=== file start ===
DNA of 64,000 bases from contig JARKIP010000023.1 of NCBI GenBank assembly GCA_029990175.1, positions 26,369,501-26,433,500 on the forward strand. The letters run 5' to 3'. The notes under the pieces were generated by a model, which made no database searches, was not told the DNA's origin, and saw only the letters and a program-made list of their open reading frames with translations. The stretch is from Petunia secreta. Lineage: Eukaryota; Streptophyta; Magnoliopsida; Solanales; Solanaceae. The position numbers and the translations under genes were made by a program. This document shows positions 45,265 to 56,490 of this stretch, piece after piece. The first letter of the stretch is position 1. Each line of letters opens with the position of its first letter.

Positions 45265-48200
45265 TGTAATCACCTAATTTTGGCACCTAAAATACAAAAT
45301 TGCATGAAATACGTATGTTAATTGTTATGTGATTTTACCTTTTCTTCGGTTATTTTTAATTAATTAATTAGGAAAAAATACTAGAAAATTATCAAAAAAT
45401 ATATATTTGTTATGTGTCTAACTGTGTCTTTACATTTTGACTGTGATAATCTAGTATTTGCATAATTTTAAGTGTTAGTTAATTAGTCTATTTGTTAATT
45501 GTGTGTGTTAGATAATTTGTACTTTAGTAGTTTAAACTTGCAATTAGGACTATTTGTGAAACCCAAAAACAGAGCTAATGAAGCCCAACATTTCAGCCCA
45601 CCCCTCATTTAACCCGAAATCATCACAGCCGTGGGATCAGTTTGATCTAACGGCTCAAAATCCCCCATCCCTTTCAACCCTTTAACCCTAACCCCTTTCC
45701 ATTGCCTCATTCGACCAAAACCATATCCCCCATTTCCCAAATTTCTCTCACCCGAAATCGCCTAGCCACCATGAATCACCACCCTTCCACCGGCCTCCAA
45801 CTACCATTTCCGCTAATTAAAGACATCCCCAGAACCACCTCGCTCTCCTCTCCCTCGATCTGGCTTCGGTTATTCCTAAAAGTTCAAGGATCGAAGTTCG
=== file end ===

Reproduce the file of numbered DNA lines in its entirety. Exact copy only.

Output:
DNA of 64,000 bases from contig JARKIP010000023.1 of NCBI GenBank assembly GCA_029990175.1, positions 26,369,501-26,433,500 on the forward strand. The letters run 5' to 3'. The notes under the pieces were generated by a model, which made no database searches, was not told the DNA's origin, and saw only the letters and a program-made list of their open reading frames with translations. The stretch is from Petunia secreta. Lineage: Eukaryota; Streptophyta; Magnoliopsida; Solanales; Solanaceae. The position numbers and the translations under genes were made by a program. This document shows positions 45,265 to 56,490 of this stretch, piece after piece. The first letter of the stretch is position 1. Each line of letters opens with the position of its first letter.

Positions 45265-48200
45265 TGTAATCACCTAATTTTGGCACCTAAAATACAAAAT
45301 TGCATGAAATACGTATGTTAATTGTTATGTGATTTTACCTTTTCTTCGGTTATTTTTAATTAATTAATTAGGAAAAAATACTAGAAAATTATCAAAAAAT
45401 ATATATTTGTTATGTGTCTAACTGTGTCTTTACATTTTGACTGTGATAATCTAGTATTTGCATAATTTTAAGTGTTAGTTAATTAGTCTATTTGTTAATT
45501 GTGTGTGTTAGATAATTTGTACTTTAGTAGTTTAAACTTGCAATTAGGACTATTTGTGAAACCCAAAAACAGAGCTAATGAAGCCCAACATTTCAGCCCA
45601 CCCCTCATTTAACCCGAAATCATCACAGCCGTGGGATCAGTTTGATCTAACGGCTCAAAATCCCCCATCCCTTTCAACCCTTTAACCCTAACCCCTTTCC
45701 ATTGCCTCATTCGACCAAAACCATATCCCCCATTTCCCAAATTTCTCTCACCCGAAATCGCCTAGCCACCATGAATCACCACCCTTCCACCGGCCTCCAA
45801 CTACCATTTCCGCTAATTAAAGACATCCCCAGAACCACCTCGCTCTCCTCTCCCTCGATCTGGCTTCGGTTATTCCTAAAAGTTCAAGGATCGAAGTTCG